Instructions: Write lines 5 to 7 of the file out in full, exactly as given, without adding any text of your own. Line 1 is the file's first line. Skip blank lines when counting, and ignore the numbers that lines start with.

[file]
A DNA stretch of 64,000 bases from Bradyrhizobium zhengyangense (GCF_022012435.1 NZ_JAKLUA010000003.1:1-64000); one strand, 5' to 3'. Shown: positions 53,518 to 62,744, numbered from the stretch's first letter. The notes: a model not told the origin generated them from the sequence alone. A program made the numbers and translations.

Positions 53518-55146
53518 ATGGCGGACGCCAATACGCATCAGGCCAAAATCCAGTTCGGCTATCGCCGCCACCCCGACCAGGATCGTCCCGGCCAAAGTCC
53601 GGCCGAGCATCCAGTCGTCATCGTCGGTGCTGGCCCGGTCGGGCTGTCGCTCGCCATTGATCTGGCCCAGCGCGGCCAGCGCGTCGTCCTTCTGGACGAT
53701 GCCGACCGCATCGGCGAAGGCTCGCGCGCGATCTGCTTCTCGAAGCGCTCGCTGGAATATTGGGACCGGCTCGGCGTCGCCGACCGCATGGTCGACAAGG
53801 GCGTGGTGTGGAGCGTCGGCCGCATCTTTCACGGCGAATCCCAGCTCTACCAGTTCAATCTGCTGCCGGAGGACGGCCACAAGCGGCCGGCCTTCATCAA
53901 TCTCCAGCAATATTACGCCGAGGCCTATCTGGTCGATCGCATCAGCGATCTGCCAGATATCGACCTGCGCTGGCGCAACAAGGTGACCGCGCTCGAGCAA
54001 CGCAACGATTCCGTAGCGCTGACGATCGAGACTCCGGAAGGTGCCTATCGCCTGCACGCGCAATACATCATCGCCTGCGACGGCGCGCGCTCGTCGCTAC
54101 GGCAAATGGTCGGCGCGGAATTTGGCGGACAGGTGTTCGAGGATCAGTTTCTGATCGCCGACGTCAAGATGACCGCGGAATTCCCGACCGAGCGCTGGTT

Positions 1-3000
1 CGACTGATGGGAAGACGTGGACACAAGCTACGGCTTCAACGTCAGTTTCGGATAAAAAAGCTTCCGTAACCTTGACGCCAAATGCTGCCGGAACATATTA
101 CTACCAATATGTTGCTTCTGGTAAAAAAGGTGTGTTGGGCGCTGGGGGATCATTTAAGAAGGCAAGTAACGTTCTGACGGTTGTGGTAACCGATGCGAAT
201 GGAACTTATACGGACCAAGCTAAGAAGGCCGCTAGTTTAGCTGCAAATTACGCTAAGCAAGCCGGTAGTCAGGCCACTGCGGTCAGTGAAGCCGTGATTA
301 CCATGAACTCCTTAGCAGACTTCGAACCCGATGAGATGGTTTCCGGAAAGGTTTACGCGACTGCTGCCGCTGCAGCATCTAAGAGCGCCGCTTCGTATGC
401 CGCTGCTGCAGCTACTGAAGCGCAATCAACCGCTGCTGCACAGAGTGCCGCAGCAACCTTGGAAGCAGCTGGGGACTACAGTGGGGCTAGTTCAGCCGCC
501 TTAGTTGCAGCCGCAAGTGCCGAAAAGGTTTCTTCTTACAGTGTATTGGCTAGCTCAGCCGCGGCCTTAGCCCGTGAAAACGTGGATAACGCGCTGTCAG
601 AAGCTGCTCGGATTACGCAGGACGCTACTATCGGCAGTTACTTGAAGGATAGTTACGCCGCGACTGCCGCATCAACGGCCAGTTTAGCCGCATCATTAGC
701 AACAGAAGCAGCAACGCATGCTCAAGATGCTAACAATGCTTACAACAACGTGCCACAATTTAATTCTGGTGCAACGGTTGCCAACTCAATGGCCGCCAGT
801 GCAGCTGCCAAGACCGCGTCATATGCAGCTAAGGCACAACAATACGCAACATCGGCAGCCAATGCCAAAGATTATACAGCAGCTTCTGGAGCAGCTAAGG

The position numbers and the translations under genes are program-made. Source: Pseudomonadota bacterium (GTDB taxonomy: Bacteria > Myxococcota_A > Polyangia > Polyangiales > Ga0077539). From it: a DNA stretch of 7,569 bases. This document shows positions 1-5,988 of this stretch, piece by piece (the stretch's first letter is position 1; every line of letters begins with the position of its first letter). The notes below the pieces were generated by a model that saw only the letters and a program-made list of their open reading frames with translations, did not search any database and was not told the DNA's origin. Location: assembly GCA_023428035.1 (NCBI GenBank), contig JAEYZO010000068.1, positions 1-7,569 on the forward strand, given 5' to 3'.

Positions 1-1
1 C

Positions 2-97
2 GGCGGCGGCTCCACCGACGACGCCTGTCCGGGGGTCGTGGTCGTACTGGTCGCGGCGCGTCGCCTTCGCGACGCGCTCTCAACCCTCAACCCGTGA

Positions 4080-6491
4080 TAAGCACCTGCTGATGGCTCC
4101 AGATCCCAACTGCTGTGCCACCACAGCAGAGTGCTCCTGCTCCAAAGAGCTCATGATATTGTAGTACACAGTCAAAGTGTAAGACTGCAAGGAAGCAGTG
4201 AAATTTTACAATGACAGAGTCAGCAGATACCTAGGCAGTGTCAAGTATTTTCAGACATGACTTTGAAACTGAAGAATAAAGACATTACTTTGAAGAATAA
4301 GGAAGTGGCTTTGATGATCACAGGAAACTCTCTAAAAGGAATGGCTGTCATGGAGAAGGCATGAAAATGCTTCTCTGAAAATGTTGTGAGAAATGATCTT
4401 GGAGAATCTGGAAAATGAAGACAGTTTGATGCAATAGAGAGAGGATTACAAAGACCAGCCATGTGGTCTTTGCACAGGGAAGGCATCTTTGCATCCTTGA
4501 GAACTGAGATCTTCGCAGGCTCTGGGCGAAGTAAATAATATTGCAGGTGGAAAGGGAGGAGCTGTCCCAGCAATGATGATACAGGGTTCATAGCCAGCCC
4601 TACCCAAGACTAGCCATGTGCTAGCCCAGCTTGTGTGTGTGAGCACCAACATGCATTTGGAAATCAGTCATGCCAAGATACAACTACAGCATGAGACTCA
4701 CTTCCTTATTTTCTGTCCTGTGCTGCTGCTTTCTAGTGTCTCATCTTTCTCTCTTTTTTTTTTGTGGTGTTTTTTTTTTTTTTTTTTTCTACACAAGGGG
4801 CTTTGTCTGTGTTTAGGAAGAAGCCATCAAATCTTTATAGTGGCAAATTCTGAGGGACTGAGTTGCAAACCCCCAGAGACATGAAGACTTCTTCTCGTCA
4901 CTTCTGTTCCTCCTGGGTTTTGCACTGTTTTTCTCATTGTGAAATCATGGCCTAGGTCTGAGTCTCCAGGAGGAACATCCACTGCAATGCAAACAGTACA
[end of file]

53701 GCCGACCGCATCGGCGAAGGCTCGCGCGCGATCTGCTTCTCGAAGCGCTCGCTGGAATATTGGGACCGGCTCGGCGTCGCCGACCGCATGGTCGACAAGG
53801 GCGTGGTGTGGAGCGTCGGCCGCATCTTTCACGGCGAATCCCAGCTCTACCAGTTCAATCTGCTGCCGGAGGACGGCCACAAGCGGCCGGCCTTCATCAA
53901 TCTCCAGCAATATTACGCCGAGGCCTATCTGGTCGATCGCATCAGCGATCTGCCAGATATCGACCTGCGCTGGCGCAACAAGGTGACCGCGCTCGAGCAA